In its first three years of operations, the Tobin Endowment reported total expenses and disbursements representing between 3 and 6 percent of its total assets. Each year, the Endowment makes a grant to the Tobin Foundation that comprises about half of the Endowment's giving. Trustee salaries comprise about half of the Endowment's total operating and administrative expenses.

While the grants to the Tobin Foundation are mandated by trust documents, trustees' salaries have been questioned here and elsewhere. The Boston Globe ran an article in December asserting that Bugg and Denman's annual compensation, $295,580 each, is excessive. James R. Dublin, a spokesman for Bugg and Denman quoted in the article, argues that fees are based on Frost National Bank's trustee fee schedule, per Tobin's wishes. Frost's fee schedule provides for a fee of .5 percent on an estate with assets over $5 million. Bugg and Denman each take the full .5 percent, effectively charging the estate twice what Frost would for the same service. Bugg has explained that he saves the estate money by handling its investments himself, and both claim to put in a full 40 hours per week in the service of the Endowment. But some local non-profits have pointed out that those 40-hour weeks apparently don't include time to meet with them on pending grant applications. In at least two cases, local theater organizations say they have waited for more than a year to meet with the trustees or receive a response to an application.

Tax returns for the Tobin Endowment, whose records indicate they have made one grant to a local theater company since its founding: $25,700 to the Lyric Opera of San Antonio in 2002.
Concerns have also been raised about the trustees' intentions, based to some extent on changes in the pattern of giving since Tobin died. Arts agencies note uneasily that, while the old Tobin Foundation was a dependable ally, the Tobin Endowment seems much less interested in local arts-oriented giving. The largest grants go to the Tobin Foundation, the McNay, and the Santa Fe Opera each year, to no one's surprise. Tobin's devotion to the Santa Fe Opera in particular is well-known and envied locally. Several San Antonians believe that had his populist politics and theatrical personality been more palatable to the local good ol' boy network of power players, Tobin would have stayed here and what is now the Santa Fe Opera Festival would be a jewel in our city's crown.

But local arts agencies, particularly theater organizations, who were promised grants focused on San Antonio and promoting theater arts, see evidence of neither emphasis. Recent large grants to the San Antonio Academy (Bugg has a child who attends), the Southwest Foundation for Biomedical Research (Denman is a Trustee Emeritus), the Cancer Therapy and Research Center and KLRN (Bugg joined both boards in 2001) raise questions. Tobin's niece, Anne Tobin Maessen, has publicly questioned whether the trustees, in awarding grants, are guided by Tobin's interests or their own, claiming that they are using the assets "to enhance their own social and personal standing in San Antonio."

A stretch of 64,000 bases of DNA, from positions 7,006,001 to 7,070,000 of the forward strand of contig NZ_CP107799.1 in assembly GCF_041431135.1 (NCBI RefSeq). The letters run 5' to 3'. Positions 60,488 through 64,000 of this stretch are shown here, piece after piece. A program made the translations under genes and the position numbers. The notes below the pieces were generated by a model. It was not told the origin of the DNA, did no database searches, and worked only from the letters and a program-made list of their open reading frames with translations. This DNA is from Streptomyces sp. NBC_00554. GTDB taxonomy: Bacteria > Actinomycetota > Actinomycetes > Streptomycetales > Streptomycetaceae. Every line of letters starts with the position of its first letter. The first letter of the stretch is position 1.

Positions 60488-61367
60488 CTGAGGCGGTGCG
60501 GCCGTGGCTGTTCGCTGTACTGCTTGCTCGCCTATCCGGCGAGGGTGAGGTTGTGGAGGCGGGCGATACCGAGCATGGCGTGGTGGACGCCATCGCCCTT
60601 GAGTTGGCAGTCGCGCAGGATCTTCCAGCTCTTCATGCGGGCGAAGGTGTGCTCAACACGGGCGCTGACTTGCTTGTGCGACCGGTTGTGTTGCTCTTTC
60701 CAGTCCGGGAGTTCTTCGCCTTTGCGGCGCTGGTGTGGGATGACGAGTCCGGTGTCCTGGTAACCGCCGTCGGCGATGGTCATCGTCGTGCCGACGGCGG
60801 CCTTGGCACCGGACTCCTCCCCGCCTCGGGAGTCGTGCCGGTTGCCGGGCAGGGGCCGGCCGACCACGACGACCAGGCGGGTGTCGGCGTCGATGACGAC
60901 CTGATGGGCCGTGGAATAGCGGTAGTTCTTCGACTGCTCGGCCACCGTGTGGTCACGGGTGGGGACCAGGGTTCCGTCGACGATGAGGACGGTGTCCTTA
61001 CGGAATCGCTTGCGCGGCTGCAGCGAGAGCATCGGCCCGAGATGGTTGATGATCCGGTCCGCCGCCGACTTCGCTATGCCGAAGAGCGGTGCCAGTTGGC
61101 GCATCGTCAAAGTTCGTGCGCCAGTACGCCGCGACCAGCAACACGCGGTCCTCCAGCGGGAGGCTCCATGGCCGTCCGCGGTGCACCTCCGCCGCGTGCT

Bugg, who is on record as having said "our grant-making doesn't represent our personal preference, but Robert Tobin's interests," denies having broken faith with his former employer. The SA Academy grant was a naming opportunity representing Tobin's love for books, Bugg explains. Both trustees say that Tobin became interested in funding scientific and medical research in his last years. "The Trustees of The Tobin Endowment hope that by assisting the CTRC in building the Robert L.B. Tobin Imaging Center, future patients of CTRC will avoid the hardships endured by Robert from the effects of his cancer," says Bugg in a CTRC press release.

The skeptical may be forgiven for wondering how Tobin, who described himself as a Yellow Dog Democrat, is best represented by Bugg, identified by Texans for Public Justice as a Pioneer fundraising network volunteer for Bush in 2000. Bugg was also a broker of the controversial 2003 deal to bring the Dallas Cowboys to the Alamodome for 21 days every summer and pay them $400,000 for the privilege. Then again, Tobin was a diehard Cowboys fan. •

Bugg could not be reached for comment before deadline.